He crossed several times close enough to almost taste the scent of her. She had bathed before they left and covered herself in scented oil. The wound was closed but some of the more aggressive beasts could still smell the injury on her. (The last thing he wanted was to fight off a wendigo while she watched.) She was now warm, her underlying scent of sandy beach in the rain mixed with the lavender oil. He wanted to more then what he restrained himself to. She glared at him when he got too close. It was for the best.

They made a small camp in the buttress of a large redwood tree. Beck stomped around for a bit then came back. “Stay here. I’m setting a perimeter.”

She laughed, “Magical or biological?” He rolled his eyes. “Don’t forget to wash your hands”, she called out after him. She pulled the few things they had to cook with from the pack and started water boiling on the small fire.

They finished their meal and Avis made herself a strong black tea, she was glad that even living out in the wild didn’t mean that she had to give up everything she loved. Beck saw it and reached out and took it from her. “You shouldn’t drink this, I have watch first.”

She launched herself after it and reached for the cup with grabby hands, “I have first watch.” She almost spilled it in her haste to snatch it back. Beck relented just to save himself from being doused in hot liquid.

She glared at him. “Don’t take my things.”

He snarled back. “Don’t test my patience.”

She stood and walked to the far edge of the clearing and sat down again. She said, “I had a full night’s sleep. You didn’t. I get first watch.”

He cleared away some of the clutter from around the fire, “You’re healing and need rest. I get first watch.”

She kicked at some sticks and made herself comfortable, “Well, we get to watch each other then.” She sipped her tea.

Beck hadn’t been in the forest as a man for a long time. He made short trips around the mountain but if he were going this far, he would have just gone in wolf form. He was uncomfortable.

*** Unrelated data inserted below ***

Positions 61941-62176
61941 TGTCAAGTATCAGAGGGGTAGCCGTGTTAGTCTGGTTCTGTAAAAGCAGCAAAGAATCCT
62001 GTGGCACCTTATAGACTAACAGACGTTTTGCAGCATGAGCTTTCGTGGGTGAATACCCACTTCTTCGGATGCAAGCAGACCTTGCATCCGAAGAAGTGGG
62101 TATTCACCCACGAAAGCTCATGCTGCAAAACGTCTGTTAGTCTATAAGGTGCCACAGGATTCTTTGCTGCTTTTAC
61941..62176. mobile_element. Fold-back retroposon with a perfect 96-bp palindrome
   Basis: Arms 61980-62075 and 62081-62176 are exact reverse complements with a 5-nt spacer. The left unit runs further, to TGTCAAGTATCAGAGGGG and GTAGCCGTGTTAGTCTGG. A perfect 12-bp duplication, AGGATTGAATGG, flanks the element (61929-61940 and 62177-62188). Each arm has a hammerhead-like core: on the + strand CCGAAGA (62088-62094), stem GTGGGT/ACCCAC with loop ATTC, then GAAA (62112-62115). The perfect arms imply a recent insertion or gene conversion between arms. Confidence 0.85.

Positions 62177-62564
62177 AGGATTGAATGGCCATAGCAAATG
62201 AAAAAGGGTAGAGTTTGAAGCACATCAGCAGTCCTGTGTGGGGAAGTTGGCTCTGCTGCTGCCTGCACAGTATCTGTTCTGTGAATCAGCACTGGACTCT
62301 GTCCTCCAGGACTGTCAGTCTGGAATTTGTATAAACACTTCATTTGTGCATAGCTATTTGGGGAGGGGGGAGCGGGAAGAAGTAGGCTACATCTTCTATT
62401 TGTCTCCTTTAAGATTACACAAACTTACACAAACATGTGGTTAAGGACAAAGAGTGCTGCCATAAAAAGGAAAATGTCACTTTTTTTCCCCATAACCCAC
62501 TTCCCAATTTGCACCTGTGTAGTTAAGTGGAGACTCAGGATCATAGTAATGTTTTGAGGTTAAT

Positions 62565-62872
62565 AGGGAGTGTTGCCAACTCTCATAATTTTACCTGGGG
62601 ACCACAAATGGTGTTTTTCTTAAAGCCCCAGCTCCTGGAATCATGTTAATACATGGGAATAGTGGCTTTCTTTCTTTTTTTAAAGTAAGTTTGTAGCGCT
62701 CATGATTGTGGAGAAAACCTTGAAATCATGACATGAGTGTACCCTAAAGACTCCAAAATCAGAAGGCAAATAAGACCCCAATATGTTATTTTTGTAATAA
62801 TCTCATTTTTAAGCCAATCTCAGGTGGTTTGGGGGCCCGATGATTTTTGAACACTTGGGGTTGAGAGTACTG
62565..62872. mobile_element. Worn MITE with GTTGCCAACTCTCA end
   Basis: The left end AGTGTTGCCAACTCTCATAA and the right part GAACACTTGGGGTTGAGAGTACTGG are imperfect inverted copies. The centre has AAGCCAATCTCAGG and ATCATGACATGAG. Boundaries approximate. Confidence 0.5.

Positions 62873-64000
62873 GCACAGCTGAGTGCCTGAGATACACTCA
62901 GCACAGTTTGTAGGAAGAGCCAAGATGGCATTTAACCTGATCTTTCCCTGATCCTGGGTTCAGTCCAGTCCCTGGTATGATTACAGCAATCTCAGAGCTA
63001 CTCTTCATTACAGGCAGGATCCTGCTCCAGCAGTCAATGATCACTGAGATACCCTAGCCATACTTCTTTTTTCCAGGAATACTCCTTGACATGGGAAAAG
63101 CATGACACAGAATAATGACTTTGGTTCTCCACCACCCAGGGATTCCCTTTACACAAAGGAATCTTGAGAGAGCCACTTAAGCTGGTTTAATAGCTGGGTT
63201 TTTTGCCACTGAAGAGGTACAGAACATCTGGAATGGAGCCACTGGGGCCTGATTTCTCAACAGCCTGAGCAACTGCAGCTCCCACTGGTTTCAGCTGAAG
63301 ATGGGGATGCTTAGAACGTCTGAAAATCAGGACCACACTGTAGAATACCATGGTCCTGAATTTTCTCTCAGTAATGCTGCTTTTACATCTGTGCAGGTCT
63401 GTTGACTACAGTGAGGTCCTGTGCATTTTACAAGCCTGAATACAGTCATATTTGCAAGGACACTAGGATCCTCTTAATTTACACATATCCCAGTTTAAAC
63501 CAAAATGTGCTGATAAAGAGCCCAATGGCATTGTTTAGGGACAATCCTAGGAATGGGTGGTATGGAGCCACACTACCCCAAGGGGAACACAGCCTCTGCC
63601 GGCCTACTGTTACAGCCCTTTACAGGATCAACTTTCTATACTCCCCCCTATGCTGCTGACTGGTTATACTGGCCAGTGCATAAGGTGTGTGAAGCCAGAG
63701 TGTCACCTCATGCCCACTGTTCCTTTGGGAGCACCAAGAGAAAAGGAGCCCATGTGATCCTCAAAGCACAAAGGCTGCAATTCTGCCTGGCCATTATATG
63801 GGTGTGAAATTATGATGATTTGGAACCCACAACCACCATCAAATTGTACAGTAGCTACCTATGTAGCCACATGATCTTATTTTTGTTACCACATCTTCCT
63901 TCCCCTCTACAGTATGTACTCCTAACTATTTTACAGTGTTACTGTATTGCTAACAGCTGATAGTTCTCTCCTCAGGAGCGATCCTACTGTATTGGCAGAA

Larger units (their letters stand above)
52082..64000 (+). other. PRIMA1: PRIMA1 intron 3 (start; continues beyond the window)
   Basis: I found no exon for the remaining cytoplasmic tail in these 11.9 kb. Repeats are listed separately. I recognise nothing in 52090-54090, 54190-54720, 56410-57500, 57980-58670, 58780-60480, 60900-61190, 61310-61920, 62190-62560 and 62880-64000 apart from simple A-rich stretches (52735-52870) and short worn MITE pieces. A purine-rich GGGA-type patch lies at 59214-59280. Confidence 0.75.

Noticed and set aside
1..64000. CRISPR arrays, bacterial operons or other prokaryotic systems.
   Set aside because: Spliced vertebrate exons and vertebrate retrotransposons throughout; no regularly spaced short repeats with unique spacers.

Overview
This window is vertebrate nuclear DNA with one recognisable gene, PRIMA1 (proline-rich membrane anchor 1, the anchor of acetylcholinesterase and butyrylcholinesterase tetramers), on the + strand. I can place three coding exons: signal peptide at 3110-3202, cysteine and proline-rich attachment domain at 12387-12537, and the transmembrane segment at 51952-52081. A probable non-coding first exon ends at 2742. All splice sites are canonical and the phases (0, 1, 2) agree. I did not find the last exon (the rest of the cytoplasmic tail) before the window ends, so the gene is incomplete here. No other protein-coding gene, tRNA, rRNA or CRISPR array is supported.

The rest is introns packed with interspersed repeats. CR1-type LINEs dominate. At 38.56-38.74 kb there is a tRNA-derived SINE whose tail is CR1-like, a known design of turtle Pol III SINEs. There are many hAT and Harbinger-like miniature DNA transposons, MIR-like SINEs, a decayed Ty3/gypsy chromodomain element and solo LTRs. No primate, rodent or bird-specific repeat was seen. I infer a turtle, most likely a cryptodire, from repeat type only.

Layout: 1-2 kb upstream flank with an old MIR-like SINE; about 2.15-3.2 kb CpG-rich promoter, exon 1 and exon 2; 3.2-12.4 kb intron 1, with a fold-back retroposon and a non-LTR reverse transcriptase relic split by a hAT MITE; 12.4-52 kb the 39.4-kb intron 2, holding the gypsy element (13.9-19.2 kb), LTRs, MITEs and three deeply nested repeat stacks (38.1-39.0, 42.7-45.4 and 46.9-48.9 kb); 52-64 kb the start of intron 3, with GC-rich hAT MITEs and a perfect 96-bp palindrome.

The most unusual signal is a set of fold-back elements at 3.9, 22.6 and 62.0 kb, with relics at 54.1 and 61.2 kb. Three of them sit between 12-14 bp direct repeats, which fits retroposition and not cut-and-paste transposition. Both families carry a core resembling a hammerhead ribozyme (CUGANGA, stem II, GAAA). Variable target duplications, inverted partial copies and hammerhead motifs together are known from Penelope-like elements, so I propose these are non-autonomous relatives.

He watched as Avis stretched her legs out. She wrapped his clothes against her tighter. He could still smell her from here. He was restless, anxious, his inner beast was enraged. This was going to be a long night. He had imagined her sleeping peacefully while he could relax into his wolf form. Even if he only did a partial shift, letting his claws and teeth out, he would feel better. She glared at him from across the fire. She didn’t look close to tired.

Avis glared at Beck. He was so stubborn. Such a man. Want’s to let the damsel sleep so that he can be the hero who keeps watch. She could take care of herself. Even though she only had Neveah’s smaller knife strapped to her leg and not a bigger weapon.

She was better. Her left arm almost back to normal. Her right hand was at full strength. The familiar air of outdoors and the gentle ached of a long walk was something she knew and took comfort in.

She amused herself by watching him fidget with various bits of wood and grass. He looked like he was going to throw something. “Do you need to go ‘check the perimeter’?” She made finger quotes.

He scowled, “What are you talking about?”

She snickered, “It looks like you are holding your bladder. You don’t need my permission.”

He stood, “No, I don’t.” He skulked off into the trees.

He made it just outside of the firelight before huffing and cracking his neck. He shuddered into a partial shift. His claws out, teeth sharp and eyes brilliant blue. He wanted to badly to howl but he instead gouged a row of claw marks in a tree. He dropped to a crouch and huffed out several breaths. He sensed several smaller animals in the area. Various squirrels and chipmunks. A family of possums. One lone raccoon that quickly changed his intended path.

A small red fox was within his sight line. He launched himself at her and landed softly a few feet away. It stared at him, unafraid. He stood at his full height and withdrew his wolf. The fox sat. He cocked his head, “You’re a long way from home.” It blinked several times but did not move.

“I heard you were looking for me?” A smooth voice escape the fox, male and sarcastic it was both welcome and unwelcome.

“Crevan.” Beck simply said.

“You are correct wolf, but you are not going to have my services tonight. Meet me tomorrow at the tree, I know who know which one I mean.”

With those words the fox in which they were looking for scurried away.